The phallus amulet was also popular in ancient Italian magic. In Pompeii, archaeologists discovered wind chimes called tintinnabulum (meaning “little bell”). These were hung in gardens and took the form of a phallus adorned with bells.

This phallic form, often transforming into bawdy forms, presented the same warning as the statues of Hermes in Greece. However, the comedic forms in combination with the ringing of bells also revealed a belief in the protective power of sound. Laughter was meant to ward off the forces of evil, as was the sound of chimes.

A scholarly view of magic is that it functions as the last resort for the desperate or dispossessed. In this sense, it presents itself as an action of hope, interpreted by some modern commentators as a form of psychological release from stress or a feeling of helplessness.

Contemporary “magical thought”

In the context of “magical thinking”, amulets may be rejected by critical thinkers of all stripes, but they remain in use around the world.

Often combined with science and common sense, but not always, amulets have made a resurgence during the COVID-19 pandemic. Amulets are equally diverse, in all shapes and sizes, and promoted by politicians, religious leaders and social influencers.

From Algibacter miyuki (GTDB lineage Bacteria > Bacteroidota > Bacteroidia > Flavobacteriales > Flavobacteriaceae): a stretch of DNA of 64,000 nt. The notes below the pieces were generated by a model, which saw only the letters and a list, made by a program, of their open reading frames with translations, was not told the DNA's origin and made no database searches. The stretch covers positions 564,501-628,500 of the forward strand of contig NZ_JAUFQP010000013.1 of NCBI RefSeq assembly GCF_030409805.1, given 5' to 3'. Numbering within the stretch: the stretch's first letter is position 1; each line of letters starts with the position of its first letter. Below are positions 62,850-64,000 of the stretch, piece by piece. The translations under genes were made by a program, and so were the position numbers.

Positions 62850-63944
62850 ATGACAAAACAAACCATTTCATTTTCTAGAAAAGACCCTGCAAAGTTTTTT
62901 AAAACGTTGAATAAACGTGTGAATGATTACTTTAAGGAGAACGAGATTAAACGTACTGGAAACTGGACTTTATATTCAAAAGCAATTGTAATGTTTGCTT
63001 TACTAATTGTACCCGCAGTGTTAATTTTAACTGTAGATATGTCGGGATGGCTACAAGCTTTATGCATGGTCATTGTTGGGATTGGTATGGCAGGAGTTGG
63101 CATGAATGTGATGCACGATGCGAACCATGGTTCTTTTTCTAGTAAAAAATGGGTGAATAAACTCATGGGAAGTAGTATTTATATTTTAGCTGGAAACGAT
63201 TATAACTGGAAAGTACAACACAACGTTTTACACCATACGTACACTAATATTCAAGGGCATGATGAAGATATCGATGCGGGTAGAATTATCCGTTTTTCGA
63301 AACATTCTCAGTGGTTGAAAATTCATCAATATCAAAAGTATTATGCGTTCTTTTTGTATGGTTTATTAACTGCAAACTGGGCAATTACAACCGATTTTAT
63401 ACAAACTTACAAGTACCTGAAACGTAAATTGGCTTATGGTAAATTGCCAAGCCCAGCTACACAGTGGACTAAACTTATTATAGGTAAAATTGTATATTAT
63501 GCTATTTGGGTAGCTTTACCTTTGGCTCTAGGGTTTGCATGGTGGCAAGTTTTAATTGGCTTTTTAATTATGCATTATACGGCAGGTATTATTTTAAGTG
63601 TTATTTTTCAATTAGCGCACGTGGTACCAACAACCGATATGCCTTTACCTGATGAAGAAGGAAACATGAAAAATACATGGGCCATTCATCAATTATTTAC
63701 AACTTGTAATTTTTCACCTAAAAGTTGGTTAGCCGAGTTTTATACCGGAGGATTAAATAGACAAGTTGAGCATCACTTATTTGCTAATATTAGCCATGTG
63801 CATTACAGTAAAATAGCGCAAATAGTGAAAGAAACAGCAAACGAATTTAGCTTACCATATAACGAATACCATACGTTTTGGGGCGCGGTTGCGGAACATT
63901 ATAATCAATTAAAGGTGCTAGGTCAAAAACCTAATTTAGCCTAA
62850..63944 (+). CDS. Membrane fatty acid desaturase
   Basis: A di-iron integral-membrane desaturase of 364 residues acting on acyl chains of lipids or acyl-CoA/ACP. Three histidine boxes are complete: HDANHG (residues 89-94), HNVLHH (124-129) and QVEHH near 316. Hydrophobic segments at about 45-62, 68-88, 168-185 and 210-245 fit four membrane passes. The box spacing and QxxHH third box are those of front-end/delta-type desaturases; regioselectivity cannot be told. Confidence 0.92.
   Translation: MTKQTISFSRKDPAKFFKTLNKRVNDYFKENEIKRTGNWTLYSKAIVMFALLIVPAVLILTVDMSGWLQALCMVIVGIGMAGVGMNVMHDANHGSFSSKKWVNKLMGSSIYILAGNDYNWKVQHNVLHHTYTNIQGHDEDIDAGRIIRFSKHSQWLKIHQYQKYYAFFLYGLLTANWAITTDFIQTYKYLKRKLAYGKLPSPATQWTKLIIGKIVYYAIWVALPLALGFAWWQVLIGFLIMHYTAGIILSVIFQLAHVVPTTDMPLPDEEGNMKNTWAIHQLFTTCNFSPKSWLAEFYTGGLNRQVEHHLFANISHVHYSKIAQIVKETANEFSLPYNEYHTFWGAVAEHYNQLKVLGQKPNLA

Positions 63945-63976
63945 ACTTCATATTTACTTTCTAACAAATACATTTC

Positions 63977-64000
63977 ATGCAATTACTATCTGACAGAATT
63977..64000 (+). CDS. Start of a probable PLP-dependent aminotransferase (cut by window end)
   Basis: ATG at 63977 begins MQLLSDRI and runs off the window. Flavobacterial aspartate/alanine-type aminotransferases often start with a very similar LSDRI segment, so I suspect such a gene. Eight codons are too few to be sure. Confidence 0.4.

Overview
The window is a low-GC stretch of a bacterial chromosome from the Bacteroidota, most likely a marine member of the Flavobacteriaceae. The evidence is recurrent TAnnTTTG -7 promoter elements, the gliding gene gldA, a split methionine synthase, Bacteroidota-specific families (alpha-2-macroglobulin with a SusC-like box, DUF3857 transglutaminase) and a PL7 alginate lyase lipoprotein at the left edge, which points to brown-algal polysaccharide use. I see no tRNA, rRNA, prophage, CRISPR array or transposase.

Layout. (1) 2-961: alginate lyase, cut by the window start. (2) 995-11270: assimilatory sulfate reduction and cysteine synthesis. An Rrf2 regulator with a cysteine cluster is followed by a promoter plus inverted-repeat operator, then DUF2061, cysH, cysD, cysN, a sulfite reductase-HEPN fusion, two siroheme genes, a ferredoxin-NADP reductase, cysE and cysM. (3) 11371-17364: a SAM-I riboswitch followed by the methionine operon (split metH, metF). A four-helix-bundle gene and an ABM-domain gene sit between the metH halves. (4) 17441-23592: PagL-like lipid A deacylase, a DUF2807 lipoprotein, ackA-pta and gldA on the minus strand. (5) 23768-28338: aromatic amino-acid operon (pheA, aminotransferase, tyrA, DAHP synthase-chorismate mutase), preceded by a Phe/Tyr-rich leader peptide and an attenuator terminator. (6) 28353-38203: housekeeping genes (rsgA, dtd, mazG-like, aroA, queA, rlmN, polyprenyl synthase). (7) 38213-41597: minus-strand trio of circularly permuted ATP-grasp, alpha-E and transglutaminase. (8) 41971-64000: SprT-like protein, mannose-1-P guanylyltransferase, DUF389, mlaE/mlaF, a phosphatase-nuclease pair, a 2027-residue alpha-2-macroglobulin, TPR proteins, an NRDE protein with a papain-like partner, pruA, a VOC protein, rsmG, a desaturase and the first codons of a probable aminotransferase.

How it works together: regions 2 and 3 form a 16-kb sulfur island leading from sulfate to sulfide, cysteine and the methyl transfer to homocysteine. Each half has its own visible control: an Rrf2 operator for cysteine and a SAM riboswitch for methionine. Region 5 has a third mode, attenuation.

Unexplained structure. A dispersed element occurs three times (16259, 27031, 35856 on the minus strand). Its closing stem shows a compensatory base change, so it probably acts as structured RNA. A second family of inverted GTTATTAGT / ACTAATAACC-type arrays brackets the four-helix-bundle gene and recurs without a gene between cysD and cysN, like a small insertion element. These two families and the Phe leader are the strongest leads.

A traditional form of adornment and protection in Javanese culture, now popular with tourists, “burnt root” bracelets, called “akar bahar”, were sold by shamans in the community. Indonesian Agriculture Minister Syahrul Yasin Limpo, meanwhile, promoted an aromatherapy necklace containing a eucalyptus potion presented as a preventative against COVID.

This necklace asks the question: where does alternative medicine end and where does the magic begin? This is not a new question, as there has been an intersection between magical traditions and medical knowledge for thousands of years.

In Babylon, circa 2000-1600 BC. And in one text, there is a “healer” who seems to play the role of magician and doctor simultaneously.

Other ancient cultures also practiced medical magic through amulets. In Greece, magicians prescribed amulets to cure the “wandering womb,” a condition whereby the womb was supposed to dislodge and travel throughout a woman’s body, causing hysteria.

These amulets could take the form of jewelry, on which was inscribed a spell. Amulets were also used to prevent pregnancy, as evidenced by a recipe written in Greek around the 2nd century BC.

In a contemporary religious context, written amulets replace spells with prayers. In Thailand, for example, Phisutthi Rattanaphon, an abbot of Wat Theraplai temple in Suphan Buri, distributed orange paper to people bearing protective words and pictures.

Designed to ward off COVID-19, the papers represent the cross between magic and religion; a paradigm as ingrained as the confusion between magic and medicine in many historical and cultural contexts. Fortunately, face masks and hand sanitizer are also available at the temple.

Marguerite Johnson is a Professor of Classics at the University of Newcastle. This article was originally published in The Conversation and is republished under a Creative Commons license.